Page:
What’s Up This Week? Nov 1 – 7, 2004

Image credit: NASA
Monday, November 1 – As the new month begins, we’ve already began to feel the impact of the shorter daylight hours and I am sure many of you have noticed the migration of the birds. What better time to explore the infamous “Wild Duck” cluster than in the short span of time we have tonight before the Moon rises?

Discovered in 1681 by German astronomer, Gottfried Kirch, at the Berlin Observatory, M11 was later cataloged by Charles Messier in 1764 and first dubbed the “Wild Ducks” by Admiral Smyth. To our modern telescopes and binoculars, there is little doubt as to how this rich galactic cluster earned its name – for it has a distinctive wedge-shaped pattern that closely resembles a flight of ducks. This fantastic open cluster of several thousand stars (about 500 of them are magnitude 14 or brighter) is approximately 250 million years old!

Image credit: NASA
M11 is easily located by identifying our last week’s study object – Altair. By counting two stars “down” the “body” of Aquila and stopping on Lambda you will find your starhop “guide”. Near Lambda you will see three stars, the centermost is Eta Scuti. Now just aim! Even small binoculars will have no problem finding M11, but a telescope is required to start resolving individual stars. The larger the telescope’s aperture the more stars will be revealed.

Image credit: NASA
Tuesday, November 2 – Tonight will be a great opportunity before the Moon rises to try your hand at finding Uranus and Neptune. Uranus will be fairly easy to spot in small binoculars just due west Sigma Aquarii. At a respectable magnitude 5.8, it will appear to this low power view as a blue/green “star”, but telescopes will reveal its 3.5″ disc with no problem. At magnitude 7.9, Neptune is harder to find, but not impossible in moderately dark skies.

The key to finding Neptune is to locate bright Alpha and Beta in Capricornus’ northwest corner. From there, drop due south to find a close grouping of three stars. Now go due west until you spot moderately bright Theta about central in the constellation. Theta will be your guide and you will find Neptune west/northwest of it by using a more detailed locator chart. Neptune will appear as a small (2.3″ diameter) blue-grey disk to higher power, but that’s pretty remarkable considering it’s over four and half billion kilometers away from the Sun!

Don’t think that’s challenge enough? Then large telescope owners and webcam “hot shots” are encouraged to try for Neptune’s most visible moon, Triton, at magnitude 13. Best of luck!

Image credit: NASA
Wednesday, November 3 – For those of you who have awaited the chance to find Saturn easily? Then tonight is your night. Rising by local midnight the waning Moon will be your guide to finding Saturn – for the “Ring King” will appear about 6 degrees south. (If you can’t stay up that late? Don’t worry! The pair will still be there before dawn.)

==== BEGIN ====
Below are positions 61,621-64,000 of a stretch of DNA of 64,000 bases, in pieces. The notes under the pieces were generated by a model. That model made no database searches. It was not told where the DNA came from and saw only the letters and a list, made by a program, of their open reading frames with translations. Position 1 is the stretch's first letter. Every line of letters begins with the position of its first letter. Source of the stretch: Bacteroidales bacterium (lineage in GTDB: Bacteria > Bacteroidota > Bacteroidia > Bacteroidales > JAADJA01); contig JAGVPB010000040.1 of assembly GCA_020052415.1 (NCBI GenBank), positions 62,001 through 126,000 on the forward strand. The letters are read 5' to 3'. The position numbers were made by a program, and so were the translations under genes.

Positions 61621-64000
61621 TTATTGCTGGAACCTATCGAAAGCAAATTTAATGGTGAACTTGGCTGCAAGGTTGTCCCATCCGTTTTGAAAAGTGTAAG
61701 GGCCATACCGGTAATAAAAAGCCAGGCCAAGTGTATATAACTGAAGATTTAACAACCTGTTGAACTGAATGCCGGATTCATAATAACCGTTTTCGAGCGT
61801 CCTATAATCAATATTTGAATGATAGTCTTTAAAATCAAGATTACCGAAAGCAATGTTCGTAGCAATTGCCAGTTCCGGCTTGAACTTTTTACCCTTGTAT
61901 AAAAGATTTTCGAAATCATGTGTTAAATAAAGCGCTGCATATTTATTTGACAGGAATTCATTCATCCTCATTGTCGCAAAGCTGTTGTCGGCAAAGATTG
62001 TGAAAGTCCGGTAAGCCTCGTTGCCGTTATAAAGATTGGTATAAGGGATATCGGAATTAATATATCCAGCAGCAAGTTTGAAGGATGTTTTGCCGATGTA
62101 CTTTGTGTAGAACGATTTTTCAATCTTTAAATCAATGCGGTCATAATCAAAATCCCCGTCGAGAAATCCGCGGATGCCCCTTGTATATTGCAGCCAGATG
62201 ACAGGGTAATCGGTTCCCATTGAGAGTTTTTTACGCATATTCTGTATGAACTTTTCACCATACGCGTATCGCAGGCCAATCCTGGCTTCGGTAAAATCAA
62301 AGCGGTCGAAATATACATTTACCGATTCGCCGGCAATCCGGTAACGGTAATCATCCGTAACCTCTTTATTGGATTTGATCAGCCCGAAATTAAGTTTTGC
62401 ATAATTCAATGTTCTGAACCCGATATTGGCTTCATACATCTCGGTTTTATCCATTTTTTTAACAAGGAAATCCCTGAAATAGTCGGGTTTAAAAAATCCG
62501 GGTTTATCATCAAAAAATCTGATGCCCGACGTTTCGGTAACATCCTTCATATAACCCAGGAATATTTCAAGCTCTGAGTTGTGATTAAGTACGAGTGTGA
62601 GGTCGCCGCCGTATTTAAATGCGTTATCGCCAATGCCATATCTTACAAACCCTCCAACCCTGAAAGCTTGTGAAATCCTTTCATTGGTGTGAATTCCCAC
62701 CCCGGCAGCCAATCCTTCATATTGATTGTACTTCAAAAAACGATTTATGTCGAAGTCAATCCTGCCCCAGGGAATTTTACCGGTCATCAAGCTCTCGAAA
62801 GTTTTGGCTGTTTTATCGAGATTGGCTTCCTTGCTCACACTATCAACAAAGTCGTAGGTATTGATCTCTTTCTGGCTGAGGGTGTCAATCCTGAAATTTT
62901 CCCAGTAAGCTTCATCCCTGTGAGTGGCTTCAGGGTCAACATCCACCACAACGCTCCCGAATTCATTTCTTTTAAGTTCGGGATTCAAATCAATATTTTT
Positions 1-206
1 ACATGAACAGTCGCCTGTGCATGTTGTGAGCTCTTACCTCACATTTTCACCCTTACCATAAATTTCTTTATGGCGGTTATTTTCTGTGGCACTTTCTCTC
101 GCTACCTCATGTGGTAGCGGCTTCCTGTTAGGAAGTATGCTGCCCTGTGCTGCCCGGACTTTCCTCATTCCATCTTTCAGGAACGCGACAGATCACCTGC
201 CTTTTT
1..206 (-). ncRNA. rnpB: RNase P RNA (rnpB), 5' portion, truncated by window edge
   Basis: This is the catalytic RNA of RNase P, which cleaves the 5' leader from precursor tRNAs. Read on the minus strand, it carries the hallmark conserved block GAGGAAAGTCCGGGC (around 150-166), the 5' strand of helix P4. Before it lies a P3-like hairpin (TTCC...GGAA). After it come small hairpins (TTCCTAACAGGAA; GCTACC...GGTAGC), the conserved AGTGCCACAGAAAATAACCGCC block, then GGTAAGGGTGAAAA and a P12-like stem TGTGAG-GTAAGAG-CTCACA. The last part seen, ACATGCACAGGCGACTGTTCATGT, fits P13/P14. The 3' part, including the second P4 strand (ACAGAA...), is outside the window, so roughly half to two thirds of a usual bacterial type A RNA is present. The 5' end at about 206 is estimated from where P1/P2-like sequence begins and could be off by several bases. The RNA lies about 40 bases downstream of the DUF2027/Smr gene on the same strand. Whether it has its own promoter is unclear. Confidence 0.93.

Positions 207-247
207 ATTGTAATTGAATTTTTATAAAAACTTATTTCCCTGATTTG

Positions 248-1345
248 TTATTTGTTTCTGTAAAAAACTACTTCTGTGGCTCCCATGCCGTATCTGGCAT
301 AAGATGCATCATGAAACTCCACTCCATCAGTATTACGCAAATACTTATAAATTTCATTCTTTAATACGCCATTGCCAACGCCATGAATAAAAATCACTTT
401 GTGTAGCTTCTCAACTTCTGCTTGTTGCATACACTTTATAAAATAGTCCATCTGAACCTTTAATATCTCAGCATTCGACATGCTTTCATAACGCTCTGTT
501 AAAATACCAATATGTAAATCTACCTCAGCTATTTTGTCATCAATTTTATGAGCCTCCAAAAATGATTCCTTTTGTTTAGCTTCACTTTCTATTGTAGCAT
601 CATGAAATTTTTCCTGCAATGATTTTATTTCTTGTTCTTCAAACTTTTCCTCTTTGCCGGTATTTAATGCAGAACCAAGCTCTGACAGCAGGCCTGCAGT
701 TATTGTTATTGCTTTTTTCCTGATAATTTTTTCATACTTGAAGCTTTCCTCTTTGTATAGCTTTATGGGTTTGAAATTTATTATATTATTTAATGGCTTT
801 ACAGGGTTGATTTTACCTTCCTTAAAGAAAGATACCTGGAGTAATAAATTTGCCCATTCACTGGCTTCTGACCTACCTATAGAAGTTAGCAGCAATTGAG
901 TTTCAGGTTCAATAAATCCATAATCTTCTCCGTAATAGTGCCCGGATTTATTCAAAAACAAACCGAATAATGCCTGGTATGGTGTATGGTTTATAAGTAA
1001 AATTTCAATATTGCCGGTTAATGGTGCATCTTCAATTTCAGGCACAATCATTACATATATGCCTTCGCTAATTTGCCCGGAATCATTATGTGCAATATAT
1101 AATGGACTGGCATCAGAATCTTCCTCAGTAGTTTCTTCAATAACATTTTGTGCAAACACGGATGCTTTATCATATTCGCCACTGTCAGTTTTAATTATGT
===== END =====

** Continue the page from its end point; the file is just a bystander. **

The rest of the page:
Saturn is absolutely magnificent in even the smallest of telescopes. Its amazing ring system and bright moon Titan are easily perceived at modest magnification and even larger binoculars will reveal its planetary nature. Larger telescopes will appreciate Saturnian features such as the Cassini division and shadow of the planet against the ring system.

Moon viewer’s will also appreciate tonight’s highlighted view of the Apennine Mountain range. Stretching a massive distance of 750 km (450 miles) the Apennine Mountain range makes up the south east wall of Mare Ibrium. Truly a delight!

***image6***On November 3, 1957 the Russian Space Program launched its first “live” astronaut into space – Laika. Carried on board Sputnik 2, our canine hero was the first living creature to reach orbit. The quickly developed Sputnik 2 was designed with sensors to transmit ambient pressure, breathing patterns and heartbeat of its passenger along with a television camera monitor. The craft also monitored ultraviolet and x-ray radiation as well to further study the impact of space flight upon human occupants. Unfortunately, the technology of the time offered no way to return Laika to Earth, so she perished in space. On April 14, 1958, Laika and Sputnik 2 returned to Earth in a fiery re-entry ending after 2,570 orbits.

***image7***Thursday, November 4 – Prepare yourself for this week’s exciting astronomical event! Before local sunrise this morning, bright Venus and returning Jupiter will make a dazzling appearance in the eastern sky as they appear around one half a degree apart! This spectacular display will delight viewers of all ages and skill levels. Very visible to the naked eye, this bright pairing will offer outstanding photographic opportunities and well as a memorable observing experience through either telescopes or binoculars.

This morning will be the peak of the Southern Taurid meteor shower. Already making headlines around the world for producing fireballs, the Taurids will be best visible in the earlier evening hours before moonrise. The radiant for this shower is, of course, the constellation of Taurus and red giant Aldeberan, but did you know the Taurids are divided into two streams? It is surmised that the original parent comet shattered as it passed our Sun around 20,000 to 30,000 years ago. The larger “chunk” continued orbiting and is known as periodic comet Encke. The remaining debris field turned into smaller asteroids, meteors and larger fragments that often pass through our atmosphere creating astounding “fireballs” known as bolides. Although the fall rate for this particular shower is rather low at 7 per hour, these slow traveling meteors (27km or 17 miles per second) are usually very bright and appear to almost “trundle” across the sky. With the chances high all week of seeing a bolide, this makes a bit of quiet contemplation under the stars a worthy evening.